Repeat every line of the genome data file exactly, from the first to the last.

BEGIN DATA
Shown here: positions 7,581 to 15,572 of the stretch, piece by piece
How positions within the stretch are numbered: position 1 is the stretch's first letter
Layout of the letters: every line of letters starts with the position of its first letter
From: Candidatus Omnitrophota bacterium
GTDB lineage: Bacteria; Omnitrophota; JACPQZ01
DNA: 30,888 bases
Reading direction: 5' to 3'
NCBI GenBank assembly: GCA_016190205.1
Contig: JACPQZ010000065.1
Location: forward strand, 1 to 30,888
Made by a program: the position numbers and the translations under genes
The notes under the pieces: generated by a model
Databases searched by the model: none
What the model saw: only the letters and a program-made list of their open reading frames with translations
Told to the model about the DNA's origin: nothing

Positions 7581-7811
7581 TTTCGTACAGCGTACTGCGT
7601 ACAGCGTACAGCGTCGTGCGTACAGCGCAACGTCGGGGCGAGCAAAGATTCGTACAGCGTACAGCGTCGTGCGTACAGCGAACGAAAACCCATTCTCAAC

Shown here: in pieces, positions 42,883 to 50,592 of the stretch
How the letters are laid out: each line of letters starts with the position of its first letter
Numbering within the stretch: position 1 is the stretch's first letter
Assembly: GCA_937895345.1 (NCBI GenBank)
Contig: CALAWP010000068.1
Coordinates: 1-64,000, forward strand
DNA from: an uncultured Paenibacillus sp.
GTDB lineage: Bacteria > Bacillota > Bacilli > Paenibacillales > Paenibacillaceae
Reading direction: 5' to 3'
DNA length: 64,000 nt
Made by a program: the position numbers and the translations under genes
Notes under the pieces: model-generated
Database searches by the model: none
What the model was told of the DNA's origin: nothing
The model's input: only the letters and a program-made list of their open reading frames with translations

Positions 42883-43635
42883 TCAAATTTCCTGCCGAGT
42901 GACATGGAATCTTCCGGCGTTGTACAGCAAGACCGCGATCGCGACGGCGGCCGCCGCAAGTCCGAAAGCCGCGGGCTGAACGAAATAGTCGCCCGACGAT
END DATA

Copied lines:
Shown here: positions 7,581 to 15,572 of the stretch, piece by piece
How positions within the stretch are numbered: position 1 is the stretch's first letter
Layout of the letters: every line of letters starts with the position of its first letter
From: Candidatus Omnitrophota bacterium
GTDB lineage: Bacteria; Omnitrophota; JACPQZ01
DNA: 30,888 bases
Reading direction: 5' to 3'
NCBI GenBank assembly: GCA_016190205.1
Contig: JACPQZ010000065.1
Location: forward strand, 1 to 30,888
Made by a program: the position numbers and the translations under genes
The notes under the pieces: generated by a model
Databases searched by the model: none
What the model saw: only the letters and a program-made list of their open reading frames with translations
Told to the model about the DNA's origin: nothing

Positions 7581-7811
7581 TTTCGTACAGCGTACTGCGT
7601 ACAGCGTACAGCGTCGTGCGTACAGCGCAACGTCGGGGCGAGCAAAGATTCGTACAGCGTACAGCGTCGTGCGTACAGCGAACGAAAACCCATTCTCAAC

Shown here: in pieces, positions 42,883 to 50,592 of the stretch
How the letters are laid out: each line of letters starts with the position of its first letter
Numbering within the stretch: position 1 is the stretch's first letter
Assembly: GCA_937895345.1 (NCBI GenBank)
Contig: CALAWP010000068.1
Coordinates: 1-64,000, forward strand
DNA from: an uncultured Paenibacillus sp.
GTDB lineage: Bacteria > Bacillota > Bacilli > Paenibacillales > Paenibacillaceae
Reading direction: 5' to 3'
DNA length: 64,000 nt
Made by a program: the position numbers and the translations under genes
Notes under the pieces: model-generated
Database searches by the model: none
What the model was told of the DNA's origin: nothing
The model's input: only the letters and a program-made list of their open reading frames with translations

Positions 42883-43635
42883 TCAAATTTCCTGCCGAGT
42901 GACATGGAATCTTCCGGCGTTGTACAGCAAGACCGCGATCGCGACGGCGGCCGCCGCAAGTCCGAAAGCCGCGGGCTGAACGAAATAGTCGCCCGACGAT